It’s funny to see our Mexican posts when he’s contradict with himself.
Once he told us that only Ortofon can do the job to refurbish Ortofon cartridges, because they are so special and have an access to their own exclussively made materials, now he said that for another cartridge brands it does not matter. What a BS! This is typical double standards!
If anyone would like to re-cantilever VdH cartridge not by Mr.VdH himself, but at VAS or at Kim then it’s a downgrade for sure. Much lower price, but a downgrade in quality. This rule is the same for all ultra high-end cartridges from well known designers.
You want to believe that all the cartridges must be send to SoundSmith or whatever retipper for an "upgrade" ?? Mystically 99% of the owners yelling "my cartridge is better than the original", but only a few can actually compare an original cartridge and another refurbished sample not by faulty memories, but in real time. We often see a refurbished cartridges for sale for some reason.
It also make me laugh when audiophiles claiming they are able to hear a tiny the difference in VTA or VTF or micron difference in cartridge alignment, or even a f*****g fuse (omg), but not able to hear an entirely different cantilever/stylus mounted by some third-party vendor on a bench at his garage on some ultra high-end cartridge from world famous cartridge designer who used exclussive parts for his cart, voiced and tuned accordingly after a years of try and errors.
Read an old J.Carr’s comment and learn a bit:
Changing only the stylus will alter the sound less than if the cantilever material is changed. When a cartridge is designed, the designer will consider the moving mass (sum of the stylus, cantilever and coils), the resonant character of the cantilever, and the (sonic) propagation velocity of the cantilever (affected by the cantilever’s mass and rigidity), then choose the suspension and dampers accordingly. If you change the cantilever material, you are effectively throwing the original designer’s calculations away.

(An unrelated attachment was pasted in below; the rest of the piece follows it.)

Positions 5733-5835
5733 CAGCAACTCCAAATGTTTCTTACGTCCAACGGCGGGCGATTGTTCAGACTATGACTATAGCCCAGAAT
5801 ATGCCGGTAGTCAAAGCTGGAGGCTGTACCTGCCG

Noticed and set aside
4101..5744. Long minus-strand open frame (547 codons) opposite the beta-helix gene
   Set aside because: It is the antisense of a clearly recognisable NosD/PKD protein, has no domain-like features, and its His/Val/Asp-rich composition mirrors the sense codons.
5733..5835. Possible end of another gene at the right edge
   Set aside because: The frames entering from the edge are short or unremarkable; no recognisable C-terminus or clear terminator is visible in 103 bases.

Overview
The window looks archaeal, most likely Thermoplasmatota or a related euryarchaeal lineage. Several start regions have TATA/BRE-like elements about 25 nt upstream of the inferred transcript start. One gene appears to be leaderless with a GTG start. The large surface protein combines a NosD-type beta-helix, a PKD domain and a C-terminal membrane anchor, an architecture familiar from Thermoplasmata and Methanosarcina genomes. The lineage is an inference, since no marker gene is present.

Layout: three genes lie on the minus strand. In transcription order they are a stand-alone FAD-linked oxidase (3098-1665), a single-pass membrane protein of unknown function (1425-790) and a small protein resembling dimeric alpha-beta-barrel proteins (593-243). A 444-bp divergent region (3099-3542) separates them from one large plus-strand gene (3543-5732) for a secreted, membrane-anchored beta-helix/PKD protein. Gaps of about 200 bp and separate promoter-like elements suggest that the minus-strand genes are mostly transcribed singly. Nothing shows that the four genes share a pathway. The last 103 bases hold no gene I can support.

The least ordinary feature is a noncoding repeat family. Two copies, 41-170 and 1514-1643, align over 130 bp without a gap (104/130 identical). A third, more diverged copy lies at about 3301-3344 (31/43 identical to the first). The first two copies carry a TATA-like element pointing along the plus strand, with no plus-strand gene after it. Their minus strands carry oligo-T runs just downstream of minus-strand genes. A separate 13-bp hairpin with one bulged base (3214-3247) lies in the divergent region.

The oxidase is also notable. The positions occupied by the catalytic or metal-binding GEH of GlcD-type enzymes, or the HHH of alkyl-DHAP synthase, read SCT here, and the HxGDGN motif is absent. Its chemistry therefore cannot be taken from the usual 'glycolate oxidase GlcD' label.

There is much more (far more than what I have written above) to rebuilding a cartridge than affixing a new stylus or altering the cantilever. In over 30 years of involvement in the phono cartridge industry, I have not seen one retipper who has presented the entire story, who has effectively said "Here are the all of the considerations. Here are the cons as well as the pros. Make a wise choice that is best for you".
To retip a cartridge that was originally equipped with a stylus made by one manufacturer with one made by a different manufacturer is like rebuilding a Porsche engine with Jaguar pistons and crankshaft - the components used for rebuilding may be of high quality, but the design philosophy is rather different from the original.